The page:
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# Harry S. Truman College

Harry S. Truman College. Prof. Mohammad Moizuddin Class CIS 250 Fall 2013. Systems Analysis and Design 10 th Edition. Chapter 5 Data and Process Modeling. Chapter Objectives.

## Harry S. Truman College

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### Presentation Transcript

1. Harry S. Truman College Prof. Mohammad Moizuddin Class CIS 250 Fall 2013

2. Systems Analysis and Design 10th Edition Chapter 5 Data and Process Modeling

3. Chapter Objectives • Describe data and process modeling concepts and tools, including data flow diagrams, a data dictionary, and process descriptions • Describe the symbols used in data flow diagrams and explain the rules for their use • Draw data flow diagrams in a sequence, from general to specific

4. Chapter Objectives (Cont.) • Explain how to level and balance a set of data flow diagrams • Describe how a data dictionary is used and what it contains • Use process description tools, including structured English, decision tables, and decision trees • Describe the relationship between logical and physical models

5. Overview of Data and Process Modeling Tools Systems analysts use many graphical techniques to describe an information system A data flow diagram (DFD) uses various symbols to show how the system transforms input data into useful information

6. Data Flow Diagrams A data flow diagram (DFD) shows how data moves through an information system but does not show program logic or processing steps A set of DFDs provides a logical model that shows what the system does, not how it does it

7. Data Flow Diagrams (Cont.) • DFD Symbols • Four basic symbols • Gane & Sarson used in text • Yourdon also popular FIGURE 5-3 Data flow diagram symbols, symbol names, and examples of the Gane and Sarson and Yourdon symbol sets

8. Data Flow Diagrams (Cont.) • Process Symbol • Must have at least one input and at least one output • Contains business logic that transforms the data • Process name identifies its function (verb) • Process number does not signify precedence • Examples: “print bill” or “add customer”

9. Data Flow Diagrams (Cont.) • Data flow symbol • Represents one or more data items • The symbol for a data flow is a line with a single or double arrowhead FIGURE 5-5 Examples of correct combinations of data flow and process symbols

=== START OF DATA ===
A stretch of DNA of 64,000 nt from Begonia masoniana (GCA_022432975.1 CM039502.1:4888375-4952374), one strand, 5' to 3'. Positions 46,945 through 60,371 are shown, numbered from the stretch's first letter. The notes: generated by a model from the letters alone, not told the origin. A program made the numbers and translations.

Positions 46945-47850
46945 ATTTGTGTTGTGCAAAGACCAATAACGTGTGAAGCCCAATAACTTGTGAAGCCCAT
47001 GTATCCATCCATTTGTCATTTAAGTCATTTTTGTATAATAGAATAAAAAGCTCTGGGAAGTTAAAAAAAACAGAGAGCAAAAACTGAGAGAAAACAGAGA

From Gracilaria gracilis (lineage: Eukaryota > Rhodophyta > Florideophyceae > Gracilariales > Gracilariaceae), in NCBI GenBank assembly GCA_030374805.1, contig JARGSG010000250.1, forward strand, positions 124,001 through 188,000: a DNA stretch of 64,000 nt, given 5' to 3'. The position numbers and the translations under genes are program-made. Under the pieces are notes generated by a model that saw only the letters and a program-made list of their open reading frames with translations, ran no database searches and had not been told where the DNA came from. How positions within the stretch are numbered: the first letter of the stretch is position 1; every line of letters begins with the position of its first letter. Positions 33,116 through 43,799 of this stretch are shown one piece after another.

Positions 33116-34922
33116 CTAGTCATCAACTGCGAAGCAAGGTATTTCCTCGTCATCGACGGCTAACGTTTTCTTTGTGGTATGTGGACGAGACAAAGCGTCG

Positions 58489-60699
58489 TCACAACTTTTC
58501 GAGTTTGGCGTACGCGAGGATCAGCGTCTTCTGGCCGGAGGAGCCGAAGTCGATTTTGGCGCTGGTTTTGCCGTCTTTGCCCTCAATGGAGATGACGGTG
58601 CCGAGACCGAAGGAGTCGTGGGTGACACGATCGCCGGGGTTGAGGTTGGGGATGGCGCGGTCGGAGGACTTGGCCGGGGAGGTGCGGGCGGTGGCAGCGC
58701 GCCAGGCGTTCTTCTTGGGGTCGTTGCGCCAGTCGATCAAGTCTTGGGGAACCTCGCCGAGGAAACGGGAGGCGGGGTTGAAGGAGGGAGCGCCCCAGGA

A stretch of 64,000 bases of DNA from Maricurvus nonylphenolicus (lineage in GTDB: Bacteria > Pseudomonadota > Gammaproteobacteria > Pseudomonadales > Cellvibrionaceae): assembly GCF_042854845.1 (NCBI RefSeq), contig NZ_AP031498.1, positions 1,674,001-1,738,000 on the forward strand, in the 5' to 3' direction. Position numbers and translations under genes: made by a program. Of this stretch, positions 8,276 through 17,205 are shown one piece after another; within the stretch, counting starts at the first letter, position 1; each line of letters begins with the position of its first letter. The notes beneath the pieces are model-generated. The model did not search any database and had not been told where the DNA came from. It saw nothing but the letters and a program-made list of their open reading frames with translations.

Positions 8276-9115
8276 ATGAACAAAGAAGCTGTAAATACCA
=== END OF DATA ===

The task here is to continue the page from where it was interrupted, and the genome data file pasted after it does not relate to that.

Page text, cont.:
10. Data Flow Diagrams (Cont.) • Data flow symbol • Spontaneous generation (Process must act on input) • Black holes • Gray holes FIGURE 5-6 Examples of incorrect combinations of data flow and process symbols. APPLY INSURANCE PREMIUM has no input and is called a spontaneous generation process. CALCULATE GROSS PAY has no outputs and is called a black hole process. CALCULATE GRADE has an input that is obviously unable to produce the output. This process is called a gray hole

11. Data Flow Diagrams (Cont.) • Data Store symbol • Represent data that the system stores • A DFD does not show the detailed contents of a data store — the specific structure and data elements are defined in the data dictionary • A data store must be connected to a process with a data flow

12. Data Flow Diagrams (Cont.) FIGURE 5-8 Examples of incorrect uses of data store symbols: Two data stores cannot be connected by a data flow without an intervening process, and each data store should have an outgoing and incoming data flow FIGURE 5-7 Examples of correct uses of data store symbols in a data flow diagram

13. Data Flow Diagrams (Cont.) • Shows how the system interfaces with the outside world • A DFD shows only external entities that provide data to the system or receive output from the system • DFD entities also are called terminators because they are data origins or final destinations • Each entity must be connected to a process by a data flow

14. Data Flow Diagrams (Cont.) FIGURE 5-10 Examples of incorrect uses of external entities. An external entity must be connected by a data flow to a process, and not directly to a data store or to another external entity FIGURE 5-9 Examples of correct uses of external entities in a data flow diagram